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Old ploy

An India-Pakistan knockout game would have been an administrative nightmare.

SNS | New Delhi |

To get rid of one problem is to confront another. Ask India. Envied across the world for being rich enough simultaneously to splurge several kings’ ransoms on cricket, it often stubs its toes on the rock of seemingly altering reality as others follow in its footsteps.

In setlling for the held-over segment of Twenty20 cricket’s Indian Premier League and the subsequent World Cup of that format to be shifted to West Asia ~ after a rash of coronavirus infections in the domestic tournament’s so-called bio-secure bubble, news that had knocked the world boots and brains ~ the Board of Control for Cricket in India also swept aside two other snags it had seemed increasingly to be stumped by.

First, the T20 World Cup’s move to the United Arab Emirates implied that the International Cricket Council would no longer be nagging it to cadge a tax-waiving all-clear from New Delhi. The ICC had long been needing the BCCI for this, without the Indian high-ups making much headway in terms of being able to persuade New Delhi to sacrifice an impressive amount of money that was rightfully India’s.

Days and months had rolled by, punctuated with frequent references to the matter in the media, quite obviously triggered by ICC bigshots in Dubai, followed by somewhat subdued rejoinders from the BCCI that it was doing its best ~ unavailingly ~ to make the Indian government forget about the bounty.

Cricketing India appeared to be a throwback to Ukridge, in PG Wodehouse’s stories, given the fictional character’s exasperation with hawk-eyed creditors who seldom, if ever, appreciated the possibilities inherent in the broader picture of magnanimous generosity.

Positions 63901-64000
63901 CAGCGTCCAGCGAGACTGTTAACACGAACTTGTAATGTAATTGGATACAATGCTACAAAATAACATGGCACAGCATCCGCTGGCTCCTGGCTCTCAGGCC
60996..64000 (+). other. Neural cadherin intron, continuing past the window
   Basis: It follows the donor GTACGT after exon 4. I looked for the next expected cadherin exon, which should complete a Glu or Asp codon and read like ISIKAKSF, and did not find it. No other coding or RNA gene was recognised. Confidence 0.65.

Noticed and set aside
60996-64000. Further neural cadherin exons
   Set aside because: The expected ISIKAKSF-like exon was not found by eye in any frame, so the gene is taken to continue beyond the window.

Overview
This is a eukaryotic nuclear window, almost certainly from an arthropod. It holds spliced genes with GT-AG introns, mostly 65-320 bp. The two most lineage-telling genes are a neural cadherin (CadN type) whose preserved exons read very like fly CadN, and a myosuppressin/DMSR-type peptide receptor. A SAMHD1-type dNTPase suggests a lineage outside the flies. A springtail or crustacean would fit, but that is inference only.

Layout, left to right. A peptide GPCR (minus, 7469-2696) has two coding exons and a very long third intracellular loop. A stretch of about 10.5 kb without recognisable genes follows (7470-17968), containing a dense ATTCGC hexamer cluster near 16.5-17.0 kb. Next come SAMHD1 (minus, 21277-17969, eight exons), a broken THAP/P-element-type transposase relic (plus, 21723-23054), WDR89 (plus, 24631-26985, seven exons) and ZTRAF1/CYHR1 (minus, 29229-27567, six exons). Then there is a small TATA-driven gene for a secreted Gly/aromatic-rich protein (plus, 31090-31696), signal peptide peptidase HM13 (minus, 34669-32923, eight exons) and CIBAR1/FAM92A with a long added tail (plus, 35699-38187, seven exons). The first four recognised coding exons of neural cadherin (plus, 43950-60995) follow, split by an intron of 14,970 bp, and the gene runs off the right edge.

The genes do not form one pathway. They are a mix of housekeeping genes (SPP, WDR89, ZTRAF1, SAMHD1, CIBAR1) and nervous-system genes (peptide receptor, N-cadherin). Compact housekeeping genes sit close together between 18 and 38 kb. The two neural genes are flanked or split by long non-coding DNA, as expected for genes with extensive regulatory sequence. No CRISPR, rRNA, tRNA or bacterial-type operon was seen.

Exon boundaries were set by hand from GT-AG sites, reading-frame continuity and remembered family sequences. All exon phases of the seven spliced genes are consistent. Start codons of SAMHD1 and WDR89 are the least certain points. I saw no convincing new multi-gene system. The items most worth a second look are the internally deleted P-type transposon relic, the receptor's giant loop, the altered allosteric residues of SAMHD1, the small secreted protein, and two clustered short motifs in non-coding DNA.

Secondly, well might Pakistan have been a too-hot-to-handle problem had the old plans stood, given the extremely fragile state of the relationship between the neighbors so enamoured of hating each other. Those wily old campaigners of the Pakistan Cricket Board, smug as bugs in a rug at Lahore’s Gaddafi stadium, never really stopped wanting to know if everyone in their touring contingent, which doubtless have been big enough for eyebrows to be raised in South Bloc, would be allowed his visa.

It, from reliable if informal reports, was the conversational staple whenever the big boys of the two boards conferred, virtually and otherwise. Pakistan knew full well venues would have had to be chosen extremely carefully for Babar Azam and his mates to play at.

An India-Pakistan knockout game would have been an administrative nightmare. So the altered scheme of things probably suits India. But history does not end here, which is unlikely to have the BCCI dancing on the tips of its toes, trilling a merry tune.

Word is that Pakistan, Sri Lanka and Bangladesh are plotting united bids for the ICC’s blue-riband tournaments in its next, 20242031 cycle. This was precisely how India began flexing its organisational muscle before the 1987 World Cup of 50-over cricket, tugging Pakistan into it so the games and the cash could be divvied up. In 1996, India, Pakistan and Sri Lanka hosted the same competition as a trio, collectively naming themselves Pilcom. The new troika too will find its way to a name, whatever it is, all right.